Levick was disturbed enough by what he saw that he did his darndest to make sure his accounts of it would never fall into innocent hands. When he remembered, he switched into the Greek alphabet to write about penguin sex, in order to assure that people without a university education—in other words, the innocent—couldn’t read the offending sections. When he forgot, he went back and rewrote his original observations, pasting the coded Greek version over the original in his notebook.

Levick did try to publish the fruits of these notes as part of a longer paper, but his editors cut all the graphic parts out. (They did keep some copies for their own use, though.) It took until 2012 for ornithologists at London’s Natural History Museum to finally dig up Levick’s “Sexual Habits of the Adelie Penguin”—by which point scientific inquiry had matured enough that they were able to publish it.

Rockhopper penguins have that bad-boy look.
Rockhopper penguins have that bad-boy look. David Stanley/CC BY 2.0

In the meantime, humans were busy making a huge deal out of entirely different penguins. In the mid-2000s, the scandal spotlight landed on Roy and Silo, two male chinstrap penguins at the Central Park Zoo. When the two first started hanging out in 1998, they were merely one of the world’s many same-sex penguin couples. They eschewed female companionship, and spent their days entwining their necks and singing to each other.

After zookeepers observed them pretending a round rock was an egg, they gave them a real one, and the two raised up a baby female named Tango. When they eventually broke it off, in 2004, it shouldn’t really have made ripples outside their immediate circles.

But thanks to their location (New York City, a gossip hotbed) and their timing (right in the thick of contemporary gay rights activism) it caused an nationwide incident instead. The breakup “rocked the gay scene,” wrote Andrew Sullivan in the Times of London. Conservative groups—who had, just months before, extolled March of the Penguins for its celebration of traditional family values—jumped in to slander the ex-couple, going so far as to use Silo’s new partner—a female—to delegitimize his old relationship. According to the American Library Association, And Tango Makes Three, a picture book about Roy, Silo, and their baby, was the fourth most controversial book of the 2000s.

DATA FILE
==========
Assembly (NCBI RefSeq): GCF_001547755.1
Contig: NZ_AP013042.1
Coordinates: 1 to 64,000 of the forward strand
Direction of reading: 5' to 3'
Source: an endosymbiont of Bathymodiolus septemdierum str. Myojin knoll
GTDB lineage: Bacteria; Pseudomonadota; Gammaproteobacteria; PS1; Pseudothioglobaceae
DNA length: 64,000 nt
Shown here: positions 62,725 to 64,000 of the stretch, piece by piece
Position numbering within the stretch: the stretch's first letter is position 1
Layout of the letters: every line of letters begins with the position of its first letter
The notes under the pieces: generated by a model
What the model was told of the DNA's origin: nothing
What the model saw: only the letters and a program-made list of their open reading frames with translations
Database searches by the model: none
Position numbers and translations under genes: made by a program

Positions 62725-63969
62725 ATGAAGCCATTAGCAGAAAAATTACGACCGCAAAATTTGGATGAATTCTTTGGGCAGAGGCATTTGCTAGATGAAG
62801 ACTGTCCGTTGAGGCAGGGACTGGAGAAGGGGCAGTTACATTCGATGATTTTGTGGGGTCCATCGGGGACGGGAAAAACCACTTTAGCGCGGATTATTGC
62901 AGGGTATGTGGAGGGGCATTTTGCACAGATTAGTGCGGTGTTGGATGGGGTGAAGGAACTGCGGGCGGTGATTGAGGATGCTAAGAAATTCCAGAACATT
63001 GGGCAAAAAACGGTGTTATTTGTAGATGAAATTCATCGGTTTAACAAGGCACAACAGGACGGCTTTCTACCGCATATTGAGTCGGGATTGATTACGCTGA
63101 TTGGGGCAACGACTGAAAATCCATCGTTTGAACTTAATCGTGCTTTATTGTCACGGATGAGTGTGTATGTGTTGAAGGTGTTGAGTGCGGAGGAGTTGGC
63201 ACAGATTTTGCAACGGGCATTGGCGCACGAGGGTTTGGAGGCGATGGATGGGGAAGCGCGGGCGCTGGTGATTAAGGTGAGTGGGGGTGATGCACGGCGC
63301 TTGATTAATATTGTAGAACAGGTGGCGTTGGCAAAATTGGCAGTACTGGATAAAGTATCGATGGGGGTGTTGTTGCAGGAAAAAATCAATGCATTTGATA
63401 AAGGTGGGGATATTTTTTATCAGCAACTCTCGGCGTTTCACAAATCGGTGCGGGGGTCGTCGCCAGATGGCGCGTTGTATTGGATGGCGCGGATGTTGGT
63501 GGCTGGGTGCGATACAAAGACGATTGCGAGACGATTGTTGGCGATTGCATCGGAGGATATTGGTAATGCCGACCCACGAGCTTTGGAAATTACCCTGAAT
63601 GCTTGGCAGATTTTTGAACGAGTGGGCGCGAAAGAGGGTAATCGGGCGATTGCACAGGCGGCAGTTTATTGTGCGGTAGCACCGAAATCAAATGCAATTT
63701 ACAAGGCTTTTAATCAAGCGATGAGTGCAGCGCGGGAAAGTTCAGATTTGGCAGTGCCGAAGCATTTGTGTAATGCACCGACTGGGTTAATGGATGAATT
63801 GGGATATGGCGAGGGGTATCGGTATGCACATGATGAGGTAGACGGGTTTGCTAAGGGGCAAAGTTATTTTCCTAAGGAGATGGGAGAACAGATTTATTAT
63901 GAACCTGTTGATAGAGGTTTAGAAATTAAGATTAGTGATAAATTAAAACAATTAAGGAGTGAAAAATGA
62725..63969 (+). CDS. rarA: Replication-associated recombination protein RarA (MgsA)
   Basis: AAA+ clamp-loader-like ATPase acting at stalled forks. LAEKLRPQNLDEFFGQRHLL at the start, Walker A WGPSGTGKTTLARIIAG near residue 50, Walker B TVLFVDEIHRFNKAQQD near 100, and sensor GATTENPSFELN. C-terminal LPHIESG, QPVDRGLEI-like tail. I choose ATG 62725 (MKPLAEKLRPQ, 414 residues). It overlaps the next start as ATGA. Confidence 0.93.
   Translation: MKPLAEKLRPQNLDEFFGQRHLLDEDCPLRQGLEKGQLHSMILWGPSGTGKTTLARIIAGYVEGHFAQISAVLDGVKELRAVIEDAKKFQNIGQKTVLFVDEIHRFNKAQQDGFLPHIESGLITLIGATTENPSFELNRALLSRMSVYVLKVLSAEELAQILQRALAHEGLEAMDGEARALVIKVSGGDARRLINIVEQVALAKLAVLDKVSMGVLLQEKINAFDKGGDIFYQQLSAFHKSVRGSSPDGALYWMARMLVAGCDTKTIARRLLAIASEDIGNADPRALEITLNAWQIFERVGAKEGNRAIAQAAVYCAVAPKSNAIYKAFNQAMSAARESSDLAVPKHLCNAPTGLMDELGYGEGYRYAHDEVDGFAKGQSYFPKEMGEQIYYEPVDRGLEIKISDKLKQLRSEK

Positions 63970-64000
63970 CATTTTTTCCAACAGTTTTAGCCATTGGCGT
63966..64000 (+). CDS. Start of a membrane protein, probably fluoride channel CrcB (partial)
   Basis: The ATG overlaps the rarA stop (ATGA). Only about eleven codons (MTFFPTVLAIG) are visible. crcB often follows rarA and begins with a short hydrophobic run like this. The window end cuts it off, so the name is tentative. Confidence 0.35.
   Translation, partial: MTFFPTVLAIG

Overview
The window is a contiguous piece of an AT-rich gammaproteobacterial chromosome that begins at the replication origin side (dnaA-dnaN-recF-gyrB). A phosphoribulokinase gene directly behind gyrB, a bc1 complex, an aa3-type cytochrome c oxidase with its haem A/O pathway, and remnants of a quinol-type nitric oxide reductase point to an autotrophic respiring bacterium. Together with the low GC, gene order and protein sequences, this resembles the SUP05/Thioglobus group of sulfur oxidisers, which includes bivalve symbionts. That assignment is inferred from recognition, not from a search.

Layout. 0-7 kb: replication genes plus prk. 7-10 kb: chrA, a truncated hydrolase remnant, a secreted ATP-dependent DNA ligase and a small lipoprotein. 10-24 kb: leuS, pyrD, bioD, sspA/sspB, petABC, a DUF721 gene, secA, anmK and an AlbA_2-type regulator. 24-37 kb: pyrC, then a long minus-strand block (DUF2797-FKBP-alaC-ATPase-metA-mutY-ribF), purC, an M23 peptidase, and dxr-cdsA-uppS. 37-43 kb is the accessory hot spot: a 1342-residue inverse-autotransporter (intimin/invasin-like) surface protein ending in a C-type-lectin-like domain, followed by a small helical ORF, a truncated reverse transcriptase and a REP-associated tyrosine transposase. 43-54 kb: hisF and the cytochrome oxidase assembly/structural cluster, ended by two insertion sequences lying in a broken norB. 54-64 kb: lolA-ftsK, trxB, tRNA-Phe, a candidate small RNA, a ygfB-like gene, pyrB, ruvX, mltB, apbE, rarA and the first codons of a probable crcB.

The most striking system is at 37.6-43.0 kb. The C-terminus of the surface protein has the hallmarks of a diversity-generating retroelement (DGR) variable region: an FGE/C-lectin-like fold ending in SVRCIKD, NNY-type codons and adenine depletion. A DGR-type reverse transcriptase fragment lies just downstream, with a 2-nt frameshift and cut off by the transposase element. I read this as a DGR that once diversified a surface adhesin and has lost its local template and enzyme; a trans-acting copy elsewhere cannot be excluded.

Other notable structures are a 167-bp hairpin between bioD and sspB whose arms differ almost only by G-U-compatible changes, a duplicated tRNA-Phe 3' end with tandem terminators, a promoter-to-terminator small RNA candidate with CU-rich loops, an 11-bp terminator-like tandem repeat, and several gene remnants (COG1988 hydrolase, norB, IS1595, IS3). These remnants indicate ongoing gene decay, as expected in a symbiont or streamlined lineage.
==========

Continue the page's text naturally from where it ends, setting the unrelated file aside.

To this day, same-sex penguin couples—both their existence and their occasional separation, for breeding purposes—continue to rile up people across the globe. Although many scientists are scandalized by the scandals, others understand where our hysteria comes from. “We tend to identify with penguins because they walk upright and are social,” writes Dr. P. Dee Boersma, a penguin expert at the University of Washington, in an email. She also points out that many do act like humans in other ways too—many do pair off and stay faithful, sometimes for many years.

In the end, it’s probably these similarities that make us so prone to judging these penguins. If these animals—which look like us, but cuter—are capable of cheating, or of attempting to raise stone eggs, or to mate with the snow, what might be lurking just beneath our socialized veneer? As Twitter user BeautifulChaine put it, after watching that National Geographic video, “I never knew I could relate to one until now.”

Naturecultures is a weekly column that explores the changing relationships between humanity and wilder things. Have something you want covered (or uncovered)? Send tips to